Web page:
Much like I have come to believe David Tennant is the hardest working British actor on the male side, I’m now convinced that Jenna Coleman holds that distinction on the female side. Coleman became a household name back in 2012 as Matt Smith’s traveling companion, Clara Oswald, in Doctor Who following an early soap stint on Emmerdale and the BBC school-based drama series, Waterloo Road.
Coleman ended her time in the TARDIS in 2016 in order to play a young Queen Victoria in the PBS/ITV series, Victoria. With three series in the books, fans are still holding out hope that Coleman (Victoria) and Tom Hughes (Prince Albert) will sign on for a fourth series of the Daisy Goodwin period drama at some point.
Coleman’s newest effort, announced on Deadline, has her taking on the role of Joan Bright, the woman who started WWII as a secretary and ended it organizing the great Allied conferences, in The War Rooms. The series will explore the untold story of the women who lived, loved and triumphed in Winston Churchill’s secret Whitehall bunker.
Bright is a former girlfriend of James Bond author Ian Fleming and was thought to be one of the inspirations behind Miss Moneypenny with her memoir, The Inner Circle: A View of War at the Top, being optioned for the series. While casting is yet to be determined, star power will definitely be on display on both sides of the camera as Coleman will also serve as executive producer alongside Simon Mirren (Spooks) while David Parfitt, fresh from winning two Oscars on Sunday for The Father, will produce the David Chidlow (Moving On, All or Nothing: Manchester City) created series.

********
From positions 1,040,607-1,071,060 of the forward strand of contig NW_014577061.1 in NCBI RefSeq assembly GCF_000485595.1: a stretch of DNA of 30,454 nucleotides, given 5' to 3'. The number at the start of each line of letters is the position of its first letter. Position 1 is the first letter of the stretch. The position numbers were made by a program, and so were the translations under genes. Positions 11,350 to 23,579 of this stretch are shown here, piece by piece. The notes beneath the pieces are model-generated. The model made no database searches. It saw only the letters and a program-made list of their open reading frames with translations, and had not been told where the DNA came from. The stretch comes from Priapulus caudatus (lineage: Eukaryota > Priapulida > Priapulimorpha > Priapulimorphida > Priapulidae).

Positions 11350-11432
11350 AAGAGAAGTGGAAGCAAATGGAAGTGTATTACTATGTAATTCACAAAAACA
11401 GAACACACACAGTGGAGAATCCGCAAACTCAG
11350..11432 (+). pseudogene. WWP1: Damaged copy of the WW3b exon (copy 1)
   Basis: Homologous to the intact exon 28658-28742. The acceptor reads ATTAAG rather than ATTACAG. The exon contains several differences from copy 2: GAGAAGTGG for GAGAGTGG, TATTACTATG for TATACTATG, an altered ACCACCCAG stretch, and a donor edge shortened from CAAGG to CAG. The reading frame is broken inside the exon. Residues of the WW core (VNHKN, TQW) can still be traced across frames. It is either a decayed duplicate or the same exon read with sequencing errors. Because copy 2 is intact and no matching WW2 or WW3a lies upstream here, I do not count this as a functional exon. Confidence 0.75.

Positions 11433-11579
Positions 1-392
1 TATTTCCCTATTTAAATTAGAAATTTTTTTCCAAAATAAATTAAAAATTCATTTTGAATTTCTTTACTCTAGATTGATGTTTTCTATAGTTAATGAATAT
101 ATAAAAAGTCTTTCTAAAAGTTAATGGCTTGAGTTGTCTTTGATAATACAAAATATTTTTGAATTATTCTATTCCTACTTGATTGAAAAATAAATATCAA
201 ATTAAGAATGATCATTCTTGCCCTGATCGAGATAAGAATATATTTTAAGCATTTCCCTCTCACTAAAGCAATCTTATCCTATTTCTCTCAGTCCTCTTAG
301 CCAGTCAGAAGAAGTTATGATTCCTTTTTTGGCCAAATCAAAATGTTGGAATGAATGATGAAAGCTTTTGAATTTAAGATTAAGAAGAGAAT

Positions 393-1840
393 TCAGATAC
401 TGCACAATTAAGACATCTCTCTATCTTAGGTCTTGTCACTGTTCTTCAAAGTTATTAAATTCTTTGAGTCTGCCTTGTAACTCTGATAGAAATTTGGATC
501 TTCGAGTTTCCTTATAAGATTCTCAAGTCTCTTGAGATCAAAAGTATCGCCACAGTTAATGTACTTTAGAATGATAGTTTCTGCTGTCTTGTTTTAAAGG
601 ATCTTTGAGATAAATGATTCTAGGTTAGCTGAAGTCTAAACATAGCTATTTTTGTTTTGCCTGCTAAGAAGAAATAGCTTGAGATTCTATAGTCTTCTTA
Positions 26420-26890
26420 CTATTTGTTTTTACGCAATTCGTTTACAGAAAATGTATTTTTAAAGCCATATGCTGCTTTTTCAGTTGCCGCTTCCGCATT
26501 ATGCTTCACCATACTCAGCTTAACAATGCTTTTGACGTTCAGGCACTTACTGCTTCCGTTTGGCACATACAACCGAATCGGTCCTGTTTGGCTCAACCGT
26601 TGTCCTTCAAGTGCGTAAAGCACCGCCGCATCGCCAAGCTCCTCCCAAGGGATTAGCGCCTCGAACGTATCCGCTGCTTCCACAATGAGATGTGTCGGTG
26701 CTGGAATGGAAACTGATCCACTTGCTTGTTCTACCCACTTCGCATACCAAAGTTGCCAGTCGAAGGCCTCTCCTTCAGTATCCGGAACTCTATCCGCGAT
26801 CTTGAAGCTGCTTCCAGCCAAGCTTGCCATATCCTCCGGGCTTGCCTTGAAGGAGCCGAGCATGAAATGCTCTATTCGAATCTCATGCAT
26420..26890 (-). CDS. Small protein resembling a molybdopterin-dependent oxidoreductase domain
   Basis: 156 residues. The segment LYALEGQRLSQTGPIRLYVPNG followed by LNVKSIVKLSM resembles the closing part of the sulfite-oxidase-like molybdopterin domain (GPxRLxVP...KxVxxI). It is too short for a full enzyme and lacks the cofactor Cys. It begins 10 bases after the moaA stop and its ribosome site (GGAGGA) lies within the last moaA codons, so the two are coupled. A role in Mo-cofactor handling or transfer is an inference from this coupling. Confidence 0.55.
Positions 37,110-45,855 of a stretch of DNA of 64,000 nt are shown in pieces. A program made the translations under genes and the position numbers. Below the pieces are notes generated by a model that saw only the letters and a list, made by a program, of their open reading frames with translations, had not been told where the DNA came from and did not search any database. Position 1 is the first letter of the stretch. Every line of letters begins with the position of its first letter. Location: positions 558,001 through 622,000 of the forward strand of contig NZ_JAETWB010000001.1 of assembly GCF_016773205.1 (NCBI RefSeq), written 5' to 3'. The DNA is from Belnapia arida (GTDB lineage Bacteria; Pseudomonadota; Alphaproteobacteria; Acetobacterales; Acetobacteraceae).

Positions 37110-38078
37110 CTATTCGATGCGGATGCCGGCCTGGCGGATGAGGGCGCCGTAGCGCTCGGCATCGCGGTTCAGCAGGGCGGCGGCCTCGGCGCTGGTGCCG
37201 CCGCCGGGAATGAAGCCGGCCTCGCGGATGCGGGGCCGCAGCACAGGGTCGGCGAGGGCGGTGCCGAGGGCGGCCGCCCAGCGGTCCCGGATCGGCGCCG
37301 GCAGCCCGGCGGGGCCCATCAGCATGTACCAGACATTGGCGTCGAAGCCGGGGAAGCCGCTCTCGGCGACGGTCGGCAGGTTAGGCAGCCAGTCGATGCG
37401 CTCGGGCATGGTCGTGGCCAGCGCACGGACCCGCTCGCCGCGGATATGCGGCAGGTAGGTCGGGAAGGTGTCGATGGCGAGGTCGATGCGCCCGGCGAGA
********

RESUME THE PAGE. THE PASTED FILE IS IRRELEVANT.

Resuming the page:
“Joan Bright was never going to live a conventional life — a young woman who lived her war days under the official secrets act, undercover and underground in the war rooms,” Coleman said. “This story is so compelling not only because of her unique and liberal mind, wryness of spirit and curiosity to live, but because of the opportunity to examine this endlessly fascinating period of time through an intimate and human lens.”
“The closeness and proximity of days and nights lived within this small space, the carriers of the truth amidst the oblivion of propaganda above. The beauty and fragility of human connection when living through a time when no one knows what tomorrow will bring,” said Coleman. “I’m so excited to unearth these hidden lives and at a time where it feels so shockingly relevant right now.”
As awesome as The War Rooms reads, the unfortunate underlying, hidden message in this announcement is that this just means that fans wanting a fourth series of Victoria will have to wait just a little longer.